NB. These tips are for poetry writing, though some may be useful for fiction writing too.
1. Once your piece is written go through it and take out any words that don't need to be there. If a piece works without the word then it's likely it doesn't belong. You can always put it back again! It should become obvious which are the 'culling words' the better you get at it. Words that repeat a lot like 'and', 'the' come into this category. I love culling!
2. Is it concise? Does it ramble trying to do too much or do you actually need more to express what you want?
3. What about line structure and pattern. I find that once I have edited so far by hand I need to type it up. This gives me a feel for the poem on the page - how it looks. It is often at this stage that I might change the shape by splitting into stanzas, trying different combinations and line breaks. Again you can change it back if it doesn't work.
4. How does your poem sound? Read it aloud see where it flows, where it stutters. What is it's rhythm? Where are the rhymes? Are you using end rhymes? If so, do they feel forced or cliched? Internal rhymes work well (my favourite). How about metre? Is it working or is trying to break out into something else? Sometimes as I write I find that a poem tells me where it wants to go, whether it wants to have end line rhymes or go 'freestyle', or follow a form like a sonnet or villanelle. I've learnt to go with it. However, there is no harm in trying several ways (or forms) to write a poem and see which one works best.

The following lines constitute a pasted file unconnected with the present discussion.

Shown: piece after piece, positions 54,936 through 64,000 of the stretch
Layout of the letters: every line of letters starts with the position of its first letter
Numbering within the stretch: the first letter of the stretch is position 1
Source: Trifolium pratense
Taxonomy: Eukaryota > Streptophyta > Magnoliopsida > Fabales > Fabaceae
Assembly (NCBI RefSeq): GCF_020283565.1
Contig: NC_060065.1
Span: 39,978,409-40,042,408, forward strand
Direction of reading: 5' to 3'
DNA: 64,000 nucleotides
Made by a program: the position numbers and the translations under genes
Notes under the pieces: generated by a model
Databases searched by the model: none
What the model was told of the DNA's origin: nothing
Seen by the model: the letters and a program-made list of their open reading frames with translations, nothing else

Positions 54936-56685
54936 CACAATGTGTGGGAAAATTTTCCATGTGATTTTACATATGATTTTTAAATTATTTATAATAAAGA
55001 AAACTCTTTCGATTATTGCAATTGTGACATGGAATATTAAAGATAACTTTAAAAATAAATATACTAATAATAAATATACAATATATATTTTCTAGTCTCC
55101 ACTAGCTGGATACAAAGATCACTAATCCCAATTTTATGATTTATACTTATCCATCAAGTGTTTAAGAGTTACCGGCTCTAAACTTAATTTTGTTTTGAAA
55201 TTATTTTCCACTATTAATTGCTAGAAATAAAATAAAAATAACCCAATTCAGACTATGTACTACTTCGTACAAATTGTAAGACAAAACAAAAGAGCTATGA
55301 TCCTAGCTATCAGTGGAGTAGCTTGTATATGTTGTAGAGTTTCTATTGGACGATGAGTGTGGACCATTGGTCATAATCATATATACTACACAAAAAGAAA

5. Perspectives - whose point of view is your poem putting across? Try changing third person to first person or even second person. Does it sound better or worse?
6. Titles are important but sometimes the most difficult to choose. Do you give it all away by the title or use some subtle word/s for your masterpiece. Does it reflect the poem and relate to content? I remember once in a class everyone loved my poem but some didn't like the title (which I was stuck on). Someone suggested that I just left it untitled but the best suggestion was using the first few words of the first sentence as the title and that's what I went with.
7. The most important part of editing is to put your poem away for a few days or a week, maybe longer because when you next look at it all those niggly things stand out and the second edit has begun. Continue doing this until you are completely satisfied that there is nothing else you can do to improve it. Sometimes a poem just won't come right. Put it away and leave it for a long time. Come back to it now and then and have another go. Maybe it needs a complete re-write. Maybe the form is wrong. Whatever you do don't throw it away. Maybe you can use some good lines or phrases somewhere else.
8. Is editing every over? Ha! I think not! I have seen poems I've had published and thought....'Mmmm, that's not the best word I could have used.' But writing is a journey and over the years our writing changes with experience. There is also the tendency to over-edit which is also frustrating because you get to the point where nothing is left of the original.
These are just the editing tips I've learnt, read and tried over the years. Writing good poetry means reading it too. Read different poets. What makes their poetry sing for you? Take their poems apart and analyse them. One of the best books I have come across on understanding poetry is 52 Ways of Looking at a Poem by Ruth Padel. This was a real eye-opener for me in understanding how poetry works. Greatly recommended.